UPDATE, Jan. 17, 2023: According to a Breitbart News report on Jan. 16, the amount of money Hunter Biden listed on a background check form as the “monthly rent” payment on the home his father owned in Wilmington, Delaware, matches the amount of a rental deposit on offices Biden leased in Washington, D.C., as part of his business dealings with CEFC China Energy. So it’s unknown whether Hunter Biden was paying that amount of monthly rent to now-President Joe Biden from March 2017 to February 2018, as Hunter stated on the background form he signed in July 2018.
Last Monday, CBS News reported that classified documents from President Joe Biden’s vice presidency had been found inside a closet in an office at the Penn Biden Center, a Washington think tank with offices Biden used after the Obama administration ended in 2017.
On Wednesday evening, it was reported that a second batch of classified material had been discovered in a separate undisclosed location, which was later revealed to be in the locked garage of Biden’s Wilmington, Delaware, home.
Finally, at least one additional classified document turned up inside the residence.
No one should be surprised to hear that, according to the New York Post, first son Hunter Biden lived in the home “off and on” following his May 2017 divorce.
The Twitter post below, from Post columnist Miranda Devine, shows a copy of a background check application that Hunter completed in July 2018. He listed the Wilmington home as his current address at the time and also claimed to own it.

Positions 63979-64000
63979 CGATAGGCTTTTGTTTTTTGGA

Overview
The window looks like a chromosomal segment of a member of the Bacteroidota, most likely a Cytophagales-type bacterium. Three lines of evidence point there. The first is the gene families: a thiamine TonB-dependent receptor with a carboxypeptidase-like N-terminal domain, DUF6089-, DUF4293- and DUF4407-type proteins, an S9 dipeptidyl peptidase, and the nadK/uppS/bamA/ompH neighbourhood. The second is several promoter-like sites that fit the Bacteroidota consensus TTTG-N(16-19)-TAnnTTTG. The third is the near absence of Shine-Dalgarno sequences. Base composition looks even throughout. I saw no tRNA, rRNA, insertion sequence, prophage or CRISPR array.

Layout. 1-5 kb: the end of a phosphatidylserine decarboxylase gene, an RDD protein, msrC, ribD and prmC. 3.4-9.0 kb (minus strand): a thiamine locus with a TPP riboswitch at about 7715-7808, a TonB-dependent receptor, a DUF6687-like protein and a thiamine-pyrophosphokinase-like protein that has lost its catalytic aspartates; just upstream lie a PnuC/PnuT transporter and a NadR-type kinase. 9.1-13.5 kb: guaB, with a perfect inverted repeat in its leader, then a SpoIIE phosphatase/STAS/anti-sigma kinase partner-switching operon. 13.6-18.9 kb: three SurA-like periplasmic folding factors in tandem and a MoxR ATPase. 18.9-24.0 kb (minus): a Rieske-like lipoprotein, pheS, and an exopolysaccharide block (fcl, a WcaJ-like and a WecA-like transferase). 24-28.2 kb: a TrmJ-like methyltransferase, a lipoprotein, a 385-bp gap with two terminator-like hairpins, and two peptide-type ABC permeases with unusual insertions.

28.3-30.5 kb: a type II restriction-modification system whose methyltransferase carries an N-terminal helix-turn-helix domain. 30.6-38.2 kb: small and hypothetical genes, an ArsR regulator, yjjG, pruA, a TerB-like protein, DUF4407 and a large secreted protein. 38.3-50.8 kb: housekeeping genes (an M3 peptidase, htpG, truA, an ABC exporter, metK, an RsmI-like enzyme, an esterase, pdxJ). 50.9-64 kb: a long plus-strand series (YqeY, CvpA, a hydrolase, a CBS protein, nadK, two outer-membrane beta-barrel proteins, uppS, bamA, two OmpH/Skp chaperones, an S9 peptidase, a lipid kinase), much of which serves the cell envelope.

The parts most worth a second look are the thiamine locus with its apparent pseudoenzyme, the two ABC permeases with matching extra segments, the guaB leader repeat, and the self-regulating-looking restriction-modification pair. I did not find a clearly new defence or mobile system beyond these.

More curious still, Hunter Biden claimed he paid $49,910 in monthly rent. Strange, huh?
— Miranda Devine (@mirandadevine) January 12, 2023
Was Hunter making monthly payments of $49,910 to his father? On a home that is currently valued at $1,380,800 by real estate website Zillow.com with an estimated rental value of $7,612?
What is going on here? It’s possible that through the haze of a crack pipe, Hunter might have marked the “own” box instead of the “lease” box. But writing in the very specific number of $49,910 doesn’t look like an accident, nor do the “move in” and “move out” dates of March 2017 and February 2018.
And that means Hunter Biden was paying almost $50,000 a month “rent” while living in a home owned by his father — more than half a million in a year. And it just happened to be the home where classified documents were found.
We’ve known from Hunter’s laptop that he has connections with Chinese nationals and others who would greatly benefit from classified U.S. intelligence. Might that be why these documents were found there?
We also know that Hunter was kicking the “big guy” large amounts of money. Could an enormous “rent” payment be a way for him to transfer money to his father?
None of this passes the smell test.
This might be one of the ways Hunter Biden was funneling money to Joe Biden as part of the family’s “10% for the big guy” agreement
Background Check Form Claims Hunter Biden Paid $50,000 a Month in Rent for Biden Home Where Classified Docs Were Stored https://t.co/tNQA7OF20Z
— Dinesh D’Souza (@DineshDSouza) January 14, 2023
May 2017 was significant for another reason besides Hunter Biden’s divorce. As the Post reported, Biden and his business partners were in the midst of putting together the SinoHawk deal, a joint venture with CEFC, a Chinese energy company tied to the CCP.
Hunter was anxious for his father to meet his new business partner, Tony Bobulinski, who would be the company’s CEO. Bobulinski has gone on the record numerous times to claim that he did indeed meet with Joe Biden at the Beverly Hilton Hotel in Beverly Hills, California, on May 2 and then briefly the next morning.
In an October 2020 interview with Fox News’ Tucker Carlson, Bobulinski said he was “1,000 percent” sure that Joe Biden was the “big guy” referred to in an email from business partner James Gilliar, who was slated to receive a 10 percent share of the company’s profits.
There are so many allegations swirling around the Biden family at the moment and, unfortunately, all we can do is speculate.
But it sure looks like there’s too much smoke for there to be no fire.
This article appeared originally on The Western Journal.